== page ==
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Multi-Wavelength Laser Sources for Multi-Color Fluorescence Microscopy


Fluorescence spectroscopy is a powerful technique for identifying the presence of particular molecular species of interest. This technique has allowed for many of the advances in biochemistry that we now take for granted today. For example, fluorescence spectroscopy is the cornerstone of DNA sequencing for the identification of the four basic DNA molecules, adenine (A), cytosine (C), guanine (G), and thymine (T) by tagging them with fluorescence reporter molecules. A detailed analysis of fluorescence tagging will be discussed later in the article, but for now, it’s important to understand that this allows for the rapid determination of the precise order of A, C, G, and T molecules, so the entire DNA strand to be coded [1]. Another typical application of fluorescence spectroscopy comes from the field of anti-counterfeiting where fluorescent tags are added to the ink of currency, which when illuminated by the proper excitation wavelength emit a unique fluorescence spectrum known only to the manufacturer [2]. In this particular article, we are going to mainly focus our attention on the application of fluorescence in the field of microscopy, where it can be used to generate multispectral images of cells and other small objects for identifying the spatial distribution of molecules of interest in complex heterogeneous samples.

Theory of Fluorescence Spectroscopy

Fluorescence is the process by which a molecule absorbs a photon whose energy is significantly large enough to excite the system from the ground state (So) to a higher electronic energy level (S1). Once the system is in the excited state, it wants to relax back down to the more stable ground state, but in many cases, the nonradiative decay time between the vibrational bands of the excited state is much shorter than the radiative decay time between the two electronic energy levels. As a result, some energy is lost in the form of heat via this non-radiative decay, resulting in the emission of a photon with less energy than the absorbed photon due to the conservation of energy. Therefore, the emitted photon is shifted to a longer wavelength compared to the absorbed photon, this shift in wavelength is commonly referred to as a Stokes shift and is demonstrated in figure 1 below.

Figure 1. Example Jablonski diagram (left) and the fluoresces absorption/emission spectra (right) displaying the Stokes shift between the absorbed and emitted photons.

While an exhaustive analysis of the chemical structures that lead to the absorption and emission of specific wavelengths of light is beyond the scope of this article, it is important to note that the vibrational mode structure and the bandgap between S0 and S1 are highly dependent on the bond structure, particularly the presence of double bonds which utilize less tightly bound -electrons. As a result, molecules known as fluorophores can be engineered to have specific absorption and emission properties which can be tailored for a particular application, for a more detailed analysis, please refer to the first chapter in the Handbook of Fluorescence Spectroscopy and Imaging: From Ensemble to Single Molecules by Sauer et al. 2011 [3].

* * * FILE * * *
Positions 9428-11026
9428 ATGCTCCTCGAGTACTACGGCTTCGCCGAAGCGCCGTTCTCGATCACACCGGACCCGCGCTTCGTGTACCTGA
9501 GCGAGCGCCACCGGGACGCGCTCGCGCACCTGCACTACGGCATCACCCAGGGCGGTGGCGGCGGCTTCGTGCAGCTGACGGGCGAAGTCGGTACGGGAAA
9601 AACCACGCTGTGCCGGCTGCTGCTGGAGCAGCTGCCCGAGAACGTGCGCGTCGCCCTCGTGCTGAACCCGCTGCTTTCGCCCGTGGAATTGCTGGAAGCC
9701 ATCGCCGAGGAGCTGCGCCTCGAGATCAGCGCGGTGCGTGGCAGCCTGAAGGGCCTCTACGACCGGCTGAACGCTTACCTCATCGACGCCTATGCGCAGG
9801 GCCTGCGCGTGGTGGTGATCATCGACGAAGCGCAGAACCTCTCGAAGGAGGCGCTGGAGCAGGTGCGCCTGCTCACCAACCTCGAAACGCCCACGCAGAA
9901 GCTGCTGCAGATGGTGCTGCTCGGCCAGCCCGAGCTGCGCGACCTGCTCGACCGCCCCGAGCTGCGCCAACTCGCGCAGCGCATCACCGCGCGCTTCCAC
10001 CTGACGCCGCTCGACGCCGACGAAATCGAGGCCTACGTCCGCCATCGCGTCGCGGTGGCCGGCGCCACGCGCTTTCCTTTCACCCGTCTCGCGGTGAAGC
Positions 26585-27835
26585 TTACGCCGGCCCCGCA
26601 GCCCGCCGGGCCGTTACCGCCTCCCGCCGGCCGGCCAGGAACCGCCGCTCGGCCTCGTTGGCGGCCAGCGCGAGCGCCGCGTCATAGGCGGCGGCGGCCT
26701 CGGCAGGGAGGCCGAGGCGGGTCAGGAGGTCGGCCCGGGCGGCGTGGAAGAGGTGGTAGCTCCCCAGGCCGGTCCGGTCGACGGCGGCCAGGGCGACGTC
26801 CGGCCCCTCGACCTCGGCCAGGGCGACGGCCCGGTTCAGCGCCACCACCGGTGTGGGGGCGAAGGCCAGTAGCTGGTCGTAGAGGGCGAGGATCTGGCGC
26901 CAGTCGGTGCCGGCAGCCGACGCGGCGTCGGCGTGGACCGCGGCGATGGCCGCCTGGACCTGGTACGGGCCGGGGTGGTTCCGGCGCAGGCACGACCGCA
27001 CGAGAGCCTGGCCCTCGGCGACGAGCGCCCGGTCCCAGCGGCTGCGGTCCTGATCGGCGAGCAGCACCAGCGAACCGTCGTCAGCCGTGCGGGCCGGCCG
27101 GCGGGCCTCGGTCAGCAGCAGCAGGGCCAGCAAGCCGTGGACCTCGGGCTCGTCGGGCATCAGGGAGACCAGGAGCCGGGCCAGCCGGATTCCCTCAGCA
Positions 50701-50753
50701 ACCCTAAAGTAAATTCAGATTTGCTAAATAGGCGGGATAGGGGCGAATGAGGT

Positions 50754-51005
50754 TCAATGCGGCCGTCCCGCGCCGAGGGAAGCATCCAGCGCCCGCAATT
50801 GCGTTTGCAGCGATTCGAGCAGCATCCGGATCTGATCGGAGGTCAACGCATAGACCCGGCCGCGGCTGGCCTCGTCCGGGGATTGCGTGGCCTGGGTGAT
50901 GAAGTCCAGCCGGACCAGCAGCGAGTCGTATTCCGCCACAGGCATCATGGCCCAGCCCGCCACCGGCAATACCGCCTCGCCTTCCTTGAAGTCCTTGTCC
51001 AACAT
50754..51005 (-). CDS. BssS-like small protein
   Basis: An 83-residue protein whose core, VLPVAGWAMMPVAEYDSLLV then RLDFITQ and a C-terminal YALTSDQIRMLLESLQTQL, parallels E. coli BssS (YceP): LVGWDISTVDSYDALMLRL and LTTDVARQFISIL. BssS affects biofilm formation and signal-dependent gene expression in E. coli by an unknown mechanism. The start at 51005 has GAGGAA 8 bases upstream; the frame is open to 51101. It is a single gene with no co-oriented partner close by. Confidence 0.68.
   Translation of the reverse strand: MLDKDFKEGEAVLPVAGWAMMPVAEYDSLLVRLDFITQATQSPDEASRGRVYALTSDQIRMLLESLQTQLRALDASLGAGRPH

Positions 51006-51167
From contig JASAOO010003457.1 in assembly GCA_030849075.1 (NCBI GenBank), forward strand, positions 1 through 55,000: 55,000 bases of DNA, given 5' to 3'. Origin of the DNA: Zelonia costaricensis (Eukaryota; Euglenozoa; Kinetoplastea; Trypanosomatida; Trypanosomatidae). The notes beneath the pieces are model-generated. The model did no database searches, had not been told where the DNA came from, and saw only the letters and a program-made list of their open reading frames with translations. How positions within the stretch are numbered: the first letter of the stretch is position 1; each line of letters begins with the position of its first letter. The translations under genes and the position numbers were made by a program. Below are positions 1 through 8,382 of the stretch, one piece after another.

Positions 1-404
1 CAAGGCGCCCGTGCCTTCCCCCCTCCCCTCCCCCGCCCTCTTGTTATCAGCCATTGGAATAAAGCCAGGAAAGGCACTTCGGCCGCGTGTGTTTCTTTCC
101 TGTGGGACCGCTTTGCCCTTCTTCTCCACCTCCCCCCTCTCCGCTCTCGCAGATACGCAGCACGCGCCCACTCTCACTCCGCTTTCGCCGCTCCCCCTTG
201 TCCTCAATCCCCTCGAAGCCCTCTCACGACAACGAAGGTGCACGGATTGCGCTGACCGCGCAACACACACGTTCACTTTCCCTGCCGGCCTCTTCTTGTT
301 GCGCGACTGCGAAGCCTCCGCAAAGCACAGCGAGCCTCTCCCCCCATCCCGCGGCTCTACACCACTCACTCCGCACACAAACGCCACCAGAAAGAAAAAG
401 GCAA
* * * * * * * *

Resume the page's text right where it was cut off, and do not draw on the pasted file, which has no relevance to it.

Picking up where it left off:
Furthermore, these fluorophores can be functionalized to bond with specific molecules of interest creating chemically sensitive fluorescence tags such as the ones discussed previously for DNA sequencing.

Fluorescence Microscopy

Otto Heimstaedt and Heinrich Lehmann, where the first to realize the possibility of fluorescence microscopy while experimenting with ultraviolet microscopes between 1911 and 1913. While their initial intention was to increase the spatial resolution of the microscope by using shorter wavelength light, they quickly realized that ultraviolet excitation was inducing autofluorescence in their samples [4]. However, these first instruments suffered from one major drawback, the high energy ultraviolet light would cause photochemical damage to the sample, especially living cells. Fortunately, in 1914 Stanislav Von Prowazek showed for the first time that fluorophores could be functionalized and bound to living cells [4] allowing the excitation and emission wavelengths to be engineered independently of the sample’s natural properties. Therefore, fluorescent tags quickly became standard practice in fluorescence microscopy allowing the excitation energy required to induce fluorescence to be significantly reduced. In turn, this decreased photochemical degradation of the sample by moving from ultraviolet to visible excitation wavelengths, which was extremely advantageous for biological studies allowing for sample integrity to be maintained especially for live samples. As a result, fluorescence microscopy has become one of the most widely utilized techniques in biological sciences. Figure 2 below shows an example of a cell where the three fluorophores where functionalized to attached themselves to the actin, mitochondria, and the nucleus [5].

Figure 2 Indian Muntjac fibroblast cell stained with a combination of SYTOX Green (nucleus), Alexa Fluor 488 conjugated to phalloidin (filamentous actin network), and Oregon Green 514 conjugated to goat anti-mouse primary antibodies (targeting mitochondria). [5]

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